February 28, 2012 — A new article published in Men’s Health is raising awareness about the issue of sexual side effects caused by Propecia, causing an increasing number of men to file a Propecia lawsuit. Thousands of men take Propecia, the only medication that has been FDA-approved to reverse the effects of male-pattern baldness.
Propecia, also known by its generic drug name finasteride, is a medication created by the pharmaceutical company Merck & Co. It costs around $2 per dose, and must be taken for as long as a man wants to keep his hair, and most insurance carriers do not cover it. Even so, Merck made nearly $450 million in sales of this drug in 2010. It was originally developed as a way to treat enlarged prostate, but when doctors noticed that one positive side effect was hair growth, it was re-sold in a smaller dose under the brand-name Propecia.
Hair loss is caused by dihydrotestosterone (DHT), which is a hormone closely related to testosterone, which shuts down hair follicles in men with a genetic predisposition. Unfortunately, there is evidence that the active drugs in Propecia can cause permanent changes to a man’s brain chemistry. This is because finasteride inhibits an enzyme called 5-alpha reductase, which converts testosterone into DHT. The end effect is a 70% reduction in the amount of DHT. This may help explain why many men complain of persistent sexual health problems that continue even after they stop taking the medication.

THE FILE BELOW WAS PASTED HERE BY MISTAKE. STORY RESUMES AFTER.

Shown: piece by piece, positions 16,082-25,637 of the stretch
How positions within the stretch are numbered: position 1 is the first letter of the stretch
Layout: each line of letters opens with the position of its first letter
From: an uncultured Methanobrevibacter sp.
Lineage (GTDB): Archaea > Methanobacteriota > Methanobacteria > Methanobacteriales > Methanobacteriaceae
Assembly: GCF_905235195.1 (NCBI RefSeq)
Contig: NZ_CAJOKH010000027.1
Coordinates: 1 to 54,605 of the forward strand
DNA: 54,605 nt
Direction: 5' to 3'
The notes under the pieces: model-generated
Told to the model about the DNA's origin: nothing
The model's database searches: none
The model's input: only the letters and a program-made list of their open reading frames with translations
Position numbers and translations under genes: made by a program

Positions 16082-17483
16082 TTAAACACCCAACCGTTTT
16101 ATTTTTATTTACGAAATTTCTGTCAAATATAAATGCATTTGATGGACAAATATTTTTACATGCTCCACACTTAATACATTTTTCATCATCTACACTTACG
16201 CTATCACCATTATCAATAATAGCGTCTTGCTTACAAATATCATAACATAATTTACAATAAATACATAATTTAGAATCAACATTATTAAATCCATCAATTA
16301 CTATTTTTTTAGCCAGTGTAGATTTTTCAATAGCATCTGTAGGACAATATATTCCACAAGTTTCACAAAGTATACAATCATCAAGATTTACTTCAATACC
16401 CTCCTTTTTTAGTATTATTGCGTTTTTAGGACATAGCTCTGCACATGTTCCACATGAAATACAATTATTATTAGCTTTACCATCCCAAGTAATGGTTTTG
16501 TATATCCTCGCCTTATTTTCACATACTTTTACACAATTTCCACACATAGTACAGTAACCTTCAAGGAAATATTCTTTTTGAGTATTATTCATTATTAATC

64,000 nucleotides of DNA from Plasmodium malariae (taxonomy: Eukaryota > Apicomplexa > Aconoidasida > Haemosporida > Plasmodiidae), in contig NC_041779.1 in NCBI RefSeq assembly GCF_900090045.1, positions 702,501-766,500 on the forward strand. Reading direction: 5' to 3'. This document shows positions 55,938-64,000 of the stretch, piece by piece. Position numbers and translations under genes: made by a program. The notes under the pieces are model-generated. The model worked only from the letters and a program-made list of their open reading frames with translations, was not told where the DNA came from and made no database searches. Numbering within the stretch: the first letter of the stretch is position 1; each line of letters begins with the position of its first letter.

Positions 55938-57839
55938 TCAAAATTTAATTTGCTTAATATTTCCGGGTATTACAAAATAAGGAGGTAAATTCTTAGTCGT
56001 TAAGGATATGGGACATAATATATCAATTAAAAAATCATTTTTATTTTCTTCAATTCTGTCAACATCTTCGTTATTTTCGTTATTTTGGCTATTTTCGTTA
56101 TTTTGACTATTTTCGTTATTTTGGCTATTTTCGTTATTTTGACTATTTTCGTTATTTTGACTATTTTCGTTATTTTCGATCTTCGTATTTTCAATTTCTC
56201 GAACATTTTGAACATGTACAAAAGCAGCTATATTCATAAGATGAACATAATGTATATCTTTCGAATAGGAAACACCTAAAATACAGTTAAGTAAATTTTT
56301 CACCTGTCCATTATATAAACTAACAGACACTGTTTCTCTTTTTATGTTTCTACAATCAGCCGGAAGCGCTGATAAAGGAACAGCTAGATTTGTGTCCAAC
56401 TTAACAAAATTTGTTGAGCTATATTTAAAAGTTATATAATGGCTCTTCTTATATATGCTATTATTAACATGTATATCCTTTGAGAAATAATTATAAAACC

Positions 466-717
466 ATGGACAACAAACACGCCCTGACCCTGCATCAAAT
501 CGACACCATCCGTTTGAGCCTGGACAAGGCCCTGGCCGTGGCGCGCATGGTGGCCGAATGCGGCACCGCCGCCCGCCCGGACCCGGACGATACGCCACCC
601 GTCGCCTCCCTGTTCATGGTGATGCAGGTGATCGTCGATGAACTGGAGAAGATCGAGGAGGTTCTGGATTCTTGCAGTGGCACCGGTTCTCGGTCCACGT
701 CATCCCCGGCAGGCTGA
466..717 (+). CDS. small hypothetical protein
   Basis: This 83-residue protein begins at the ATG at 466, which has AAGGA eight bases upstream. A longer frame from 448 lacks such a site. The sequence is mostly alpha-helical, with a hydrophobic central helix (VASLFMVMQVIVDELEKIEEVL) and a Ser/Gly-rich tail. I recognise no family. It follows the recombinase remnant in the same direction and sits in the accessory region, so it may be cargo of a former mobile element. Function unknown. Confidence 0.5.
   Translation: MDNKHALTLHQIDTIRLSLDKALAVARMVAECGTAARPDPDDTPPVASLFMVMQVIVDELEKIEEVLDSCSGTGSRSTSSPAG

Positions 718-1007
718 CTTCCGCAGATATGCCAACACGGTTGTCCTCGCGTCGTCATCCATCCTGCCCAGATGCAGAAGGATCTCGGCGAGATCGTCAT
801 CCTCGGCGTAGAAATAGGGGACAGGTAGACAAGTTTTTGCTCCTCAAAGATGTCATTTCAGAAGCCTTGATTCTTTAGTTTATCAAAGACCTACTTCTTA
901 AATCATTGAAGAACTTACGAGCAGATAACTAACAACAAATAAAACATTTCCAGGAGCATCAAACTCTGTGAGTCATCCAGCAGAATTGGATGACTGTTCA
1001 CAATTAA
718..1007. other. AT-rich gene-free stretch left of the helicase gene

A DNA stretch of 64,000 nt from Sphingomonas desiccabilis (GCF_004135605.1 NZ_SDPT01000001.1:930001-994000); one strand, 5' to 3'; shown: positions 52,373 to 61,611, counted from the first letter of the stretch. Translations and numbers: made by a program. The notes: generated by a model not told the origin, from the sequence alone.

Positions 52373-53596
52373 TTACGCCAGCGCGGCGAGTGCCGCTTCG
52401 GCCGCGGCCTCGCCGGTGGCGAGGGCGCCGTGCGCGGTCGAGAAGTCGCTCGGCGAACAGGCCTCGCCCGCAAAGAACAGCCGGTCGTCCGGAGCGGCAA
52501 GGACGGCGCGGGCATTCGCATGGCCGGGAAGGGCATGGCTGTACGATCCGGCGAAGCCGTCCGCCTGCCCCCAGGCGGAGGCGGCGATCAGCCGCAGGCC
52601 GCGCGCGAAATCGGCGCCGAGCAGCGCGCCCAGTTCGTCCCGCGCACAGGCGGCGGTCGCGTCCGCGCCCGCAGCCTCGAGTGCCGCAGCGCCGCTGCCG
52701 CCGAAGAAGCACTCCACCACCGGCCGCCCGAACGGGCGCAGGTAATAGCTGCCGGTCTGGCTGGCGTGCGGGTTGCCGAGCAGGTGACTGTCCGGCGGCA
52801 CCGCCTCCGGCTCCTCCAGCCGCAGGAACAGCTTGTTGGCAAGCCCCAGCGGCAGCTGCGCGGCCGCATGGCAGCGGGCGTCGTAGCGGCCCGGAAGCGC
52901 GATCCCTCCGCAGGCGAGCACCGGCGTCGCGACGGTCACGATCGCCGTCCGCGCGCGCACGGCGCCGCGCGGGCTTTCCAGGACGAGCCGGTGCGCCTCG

Furthermore, two studies have found that finasteride may also cause the onset of depressive syndromes. One study from Germany found that the drug inhibited the growth of new neurons in the hippocampus, a symptom that is also seen in people who suffer from depression.
It has long been known that finasteride can negatively impact a man’s sexual health. A study from 2003 published in the medical journal Urology found that 15% of men taking finasteride suffered sexual side effects, compared with 7% on a placebo. This is a doubled risk. Other studies have found that finasteride reduces ejaculation volume, causes erectile dysfunction, and reduces libido.
In recent years, the FDA has required that Merck update the safety labeling to include the new risk information. The label now warns of the increased risk of male breast cancer, which one study found to be 200-times more common in men taking finasteride. In 2008, Swedish medical authorities required that Merck update the label to warn of “persistent erectile dysfunction” that endured after stopping the medication, and the United Kingdom and Italy soon followed suit. However, Merck waited until recently (April 2011) to updated the safety labels in the United States to warn of persistent erectile dysfunction.